Like most children, I grew up listening to my mother’s choice of music.  One of my earliest favourites was “The Greatest Love of All” by Whitney Houston.  For some reason the lyrics struck a chord with me:

 “I believe the children are our future
Teach them well and let them lead the way
Show them all the beauty they possess inside…
Let the children’s laughter remind us how we used to be”

The lyrics still ring true for me.  If the children really are our future then the Eurozone has a seriously questionable one.  There is not nearly as much children’s laughter around.

Figures released by the European Union’s statistics agency late last week show that the number of children aged less than 15 in the 28-member bloc decreased by 10 million over the last twenty years, and it is a trend that is set to continue.

People aged less than 15 years accounted for 18.6% of the population in 1994, but just 15.6% in 2014.  The Eurozone’s most dominant force, Germany, had the lowest share of young people.  There, young people now make up just 13.1% of the population, down from 16.4% in 1994.  It was followed by Bulgaria (13.7%) and Italy (13.%).  Ireland (22%) recorded by far the largest proportion of children, followed by France (18.6%) and the United Kingdom (17.6%).

The falling number of children and young people will result in various challenges, including labour market shortages.  The share of the elderly in the total population continues to increase, and each future worker will have to support a larger number of retirees.  The number of elderly people in the EU exceeded the number of children for the first time ever in 2004.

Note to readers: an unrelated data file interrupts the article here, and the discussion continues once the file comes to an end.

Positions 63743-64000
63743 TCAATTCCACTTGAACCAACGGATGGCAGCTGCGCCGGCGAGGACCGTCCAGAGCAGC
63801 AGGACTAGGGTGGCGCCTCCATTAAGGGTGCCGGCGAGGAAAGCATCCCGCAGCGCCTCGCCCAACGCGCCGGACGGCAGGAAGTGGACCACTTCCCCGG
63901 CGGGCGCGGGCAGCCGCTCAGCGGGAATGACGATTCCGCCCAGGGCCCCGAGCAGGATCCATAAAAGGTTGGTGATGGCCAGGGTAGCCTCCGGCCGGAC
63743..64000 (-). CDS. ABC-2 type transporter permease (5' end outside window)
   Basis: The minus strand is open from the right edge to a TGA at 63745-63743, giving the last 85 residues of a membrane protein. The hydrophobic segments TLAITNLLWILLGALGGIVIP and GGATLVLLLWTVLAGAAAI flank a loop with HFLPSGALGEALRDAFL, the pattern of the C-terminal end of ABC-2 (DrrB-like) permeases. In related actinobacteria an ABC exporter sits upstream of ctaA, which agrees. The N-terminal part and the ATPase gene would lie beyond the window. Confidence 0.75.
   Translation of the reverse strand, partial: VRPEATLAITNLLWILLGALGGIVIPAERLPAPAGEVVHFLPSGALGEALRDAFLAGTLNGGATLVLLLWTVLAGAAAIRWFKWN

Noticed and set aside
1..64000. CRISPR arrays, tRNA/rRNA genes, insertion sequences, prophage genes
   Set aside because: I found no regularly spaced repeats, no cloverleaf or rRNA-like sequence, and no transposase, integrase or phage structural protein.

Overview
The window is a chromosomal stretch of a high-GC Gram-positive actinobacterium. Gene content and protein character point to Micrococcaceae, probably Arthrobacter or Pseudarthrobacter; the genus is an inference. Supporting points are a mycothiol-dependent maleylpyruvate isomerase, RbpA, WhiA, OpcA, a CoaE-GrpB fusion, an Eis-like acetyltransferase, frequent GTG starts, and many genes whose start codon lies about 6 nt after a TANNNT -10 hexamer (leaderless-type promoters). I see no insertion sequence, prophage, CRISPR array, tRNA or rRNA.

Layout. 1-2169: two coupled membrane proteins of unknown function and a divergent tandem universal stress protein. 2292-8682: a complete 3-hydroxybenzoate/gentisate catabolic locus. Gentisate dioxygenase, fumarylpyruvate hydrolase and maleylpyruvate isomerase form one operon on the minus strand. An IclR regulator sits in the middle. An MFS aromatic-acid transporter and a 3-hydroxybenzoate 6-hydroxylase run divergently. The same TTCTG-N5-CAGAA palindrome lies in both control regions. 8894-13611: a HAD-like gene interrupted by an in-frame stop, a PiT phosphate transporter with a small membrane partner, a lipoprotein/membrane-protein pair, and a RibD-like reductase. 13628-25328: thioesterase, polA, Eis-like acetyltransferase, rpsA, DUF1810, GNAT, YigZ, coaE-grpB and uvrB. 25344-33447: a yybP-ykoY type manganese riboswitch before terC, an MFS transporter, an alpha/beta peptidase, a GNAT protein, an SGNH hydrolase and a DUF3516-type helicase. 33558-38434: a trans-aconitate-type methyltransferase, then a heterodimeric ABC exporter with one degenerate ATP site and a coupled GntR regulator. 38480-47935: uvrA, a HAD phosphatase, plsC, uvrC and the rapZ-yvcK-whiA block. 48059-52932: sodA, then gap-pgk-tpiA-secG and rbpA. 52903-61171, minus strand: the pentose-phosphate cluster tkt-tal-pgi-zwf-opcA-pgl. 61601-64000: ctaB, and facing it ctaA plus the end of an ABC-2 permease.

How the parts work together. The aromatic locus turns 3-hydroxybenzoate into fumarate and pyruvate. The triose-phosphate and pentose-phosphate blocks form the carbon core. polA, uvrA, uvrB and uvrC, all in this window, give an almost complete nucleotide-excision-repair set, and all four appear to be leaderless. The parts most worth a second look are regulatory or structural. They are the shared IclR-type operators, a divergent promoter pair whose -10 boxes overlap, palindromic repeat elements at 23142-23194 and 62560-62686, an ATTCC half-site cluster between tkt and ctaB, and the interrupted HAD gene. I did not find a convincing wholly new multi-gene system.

Eurostat says the challenges will include:

– how to propagate sustainable economic growth during a period when the number and proportion of working-age people will decline; a lower number of working-age people could lead to a reduction in revenue-raising powers, for example, from income tax and social security contributions; and

– how to safeguard social welfare models, such as pensions and healthcare, if there are a growing number of (very) old people who are making increasing demands on these systems.


One solution is for the Eurozone to encourage higher levels of immigration to avoid decades of very low economic growth that will leave it with high levels of debt.  However, migrants will obviously have to come from somewhere.  Maybe the parts of Africa and Asia which still sustain relatively high birth rates?

As The Wall Street Journal comments, leaders will have to consider urging Europeans to start making more Europeans if they want to sustain their countries and ensure that “children’s laughter” continues to create joy.

Shannon Roberts

Shannon Roberts is co-editor of MercatorNet's blog on population issues, Demography is Destiny. While she has a background as a barrister, writing has been a life-long passion and she has contributed...